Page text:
The experiment

The researchers reproduced Young’s experiment in the smallest system existing - a molecule of hydrogen -, which consists of two protons and two electrons. The research team used light generated by the large synchrotron accelerator at the Lawrence Berkeley National Laboratory (USA), to extract the two electrons from the molecule of hydrogen. The two protons carry out the role of the two electron-emitting apertures, separated by an extremely small distance – ten thousand millionths of a metre. On its journey to the detector, where they are collected, each one of the electrons shows an interference pattern that suggests wave nature rather than particle motion, and as if emission had taken place from the two points at the same time.

The interference pattern of each one of the two electrons extracted from the molecule is conditioned by the presence and the velocity of the other: the greater the difference in their speeds, the less the interaction between them and the more visible the interference patterns. Under these conditions, the system is more of a quantum nature. “The analysis of the patterns as a function of velocity enables the investigation of the subtle mechanisms of the transition between classical physics and quantum physics. It is necessary to understand the quantum relationship between a small number of electrons, such as those of hydrogen, as it is the basis of concepts as sophisticated as quantum cryptography or of the future development of quantum computation”, concluded the CSIC researcher.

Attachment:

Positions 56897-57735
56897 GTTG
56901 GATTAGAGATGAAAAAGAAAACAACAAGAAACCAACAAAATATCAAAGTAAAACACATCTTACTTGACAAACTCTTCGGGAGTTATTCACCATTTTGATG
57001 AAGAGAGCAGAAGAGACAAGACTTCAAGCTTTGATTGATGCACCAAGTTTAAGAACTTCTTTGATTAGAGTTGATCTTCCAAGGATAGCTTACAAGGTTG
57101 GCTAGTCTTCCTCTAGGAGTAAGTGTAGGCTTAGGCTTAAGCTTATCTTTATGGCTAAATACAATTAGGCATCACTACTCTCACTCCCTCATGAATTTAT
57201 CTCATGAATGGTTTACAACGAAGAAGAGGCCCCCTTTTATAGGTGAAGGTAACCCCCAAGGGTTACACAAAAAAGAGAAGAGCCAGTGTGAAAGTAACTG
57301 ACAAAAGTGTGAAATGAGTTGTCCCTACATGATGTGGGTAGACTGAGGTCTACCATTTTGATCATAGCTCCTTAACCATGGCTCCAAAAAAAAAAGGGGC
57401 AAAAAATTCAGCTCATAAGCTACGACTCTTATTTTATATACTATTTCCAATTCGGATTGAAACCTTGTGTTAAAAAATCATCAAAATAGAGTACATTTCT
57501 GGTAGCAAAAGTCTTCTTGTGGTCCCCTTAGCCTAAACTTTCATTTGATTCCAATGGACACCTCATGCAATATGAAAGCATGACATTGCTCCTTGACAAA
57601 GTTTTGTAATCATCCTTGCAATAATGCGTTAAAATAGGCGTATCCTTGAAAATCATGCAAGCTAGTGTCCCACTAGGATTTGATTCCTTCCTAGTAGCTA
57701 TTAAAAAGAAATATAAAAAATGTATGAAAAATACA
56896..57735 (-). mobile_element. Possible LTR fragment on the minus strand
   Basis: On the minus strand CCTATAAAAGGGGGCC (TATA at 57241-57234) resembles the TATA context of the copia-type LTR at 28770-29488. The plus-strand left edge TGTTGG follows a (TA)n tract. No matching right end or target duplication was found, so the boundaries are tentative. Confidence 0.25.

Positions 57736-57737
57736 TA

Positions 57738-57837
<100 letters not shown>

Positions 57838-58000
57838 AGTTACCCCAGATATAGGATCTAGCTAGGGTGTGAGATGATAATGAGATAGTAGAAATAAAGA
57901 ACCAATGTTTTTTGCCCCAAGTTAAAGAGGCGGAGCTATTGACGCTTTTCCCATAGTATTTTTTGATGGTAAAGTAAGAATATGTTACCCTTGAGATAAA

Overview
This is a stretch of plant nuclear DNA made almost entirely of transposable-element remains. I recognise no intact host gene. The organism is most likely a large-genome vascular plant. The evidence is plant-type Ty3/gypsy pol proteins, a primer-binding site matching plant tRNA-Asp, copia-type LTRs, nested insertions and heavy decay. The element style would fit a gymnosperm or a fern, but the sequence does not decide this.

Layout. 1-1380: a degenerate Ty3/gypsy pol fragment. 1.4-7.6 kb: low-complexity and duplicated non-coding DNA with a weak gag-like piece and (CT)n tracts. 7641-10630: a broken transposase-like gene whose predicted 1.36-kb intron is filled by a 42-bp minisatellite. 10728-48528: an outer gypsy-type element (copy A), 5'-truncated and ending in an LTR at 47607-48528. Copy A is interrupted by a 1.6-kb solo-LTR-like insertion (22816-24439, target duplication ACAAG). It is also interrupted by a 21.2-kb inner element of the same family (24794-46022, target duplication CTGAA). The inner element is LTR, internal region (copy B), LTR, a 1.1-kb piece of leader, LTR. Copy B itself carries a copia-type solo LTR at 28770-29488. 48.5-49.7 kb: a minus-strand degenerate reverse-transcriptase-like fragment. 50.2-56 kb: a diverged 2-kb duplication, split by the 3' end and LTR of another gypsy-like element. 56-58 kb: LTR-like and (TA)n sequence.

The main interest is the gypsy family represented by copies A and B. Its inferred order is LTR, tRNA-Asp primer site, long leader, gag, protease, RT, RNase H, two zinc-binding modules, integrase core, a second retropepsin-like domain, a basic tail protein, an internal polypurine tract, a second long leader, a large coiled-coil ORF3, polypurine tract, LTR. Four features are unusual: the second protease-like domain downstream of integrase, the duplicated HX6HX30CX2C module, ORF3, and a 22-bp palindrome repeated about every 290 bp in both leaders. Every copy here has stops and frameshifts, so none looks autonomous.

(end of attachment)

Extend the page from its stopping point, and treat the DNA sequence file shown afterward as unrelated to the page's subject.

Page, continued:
The study was led by University of Frankfurt researcher Reinhard Dörner and involved, moreover, the participation of German North American and Russian scientists.

Garazi Andonegi | alfa
Further information:
http://www.elhuyar.com
http://www.basqueresearch.com/berria_irakurri.asp?Berri_Kod=1514&hizk=I

More articles from Physics and Astronomy:

nachricht A 100-year-old physics problem has been solved at EPFL
23.06.2017 | Ecole Polytechnique Fédérale de Lausanne

nachricht Quantum thermometer or optical refrigerator?